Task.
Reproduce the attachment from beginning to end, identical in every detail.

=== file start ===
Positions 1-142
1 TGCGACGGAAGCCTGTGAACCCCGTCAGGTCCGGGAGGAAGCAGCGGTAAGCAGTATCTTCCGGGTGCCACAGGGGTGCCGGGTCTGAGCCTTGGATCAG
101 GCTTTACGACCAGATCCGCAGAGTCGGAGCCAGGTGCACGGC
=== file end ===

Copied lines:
Positions 1-142
1 TGCGACGGAAGCCTGTGAACCCCGTCAGGTCCGGGAGGAAGCAGCGGTAAGCAGTATCTTCCGGGTGCCACAGGGGTGCCGGGTCTGAGCCTTGGATCAG
101 GCTTTACGACCAGATCCGCAGAGTCGGAGCCAGGTGCACGGC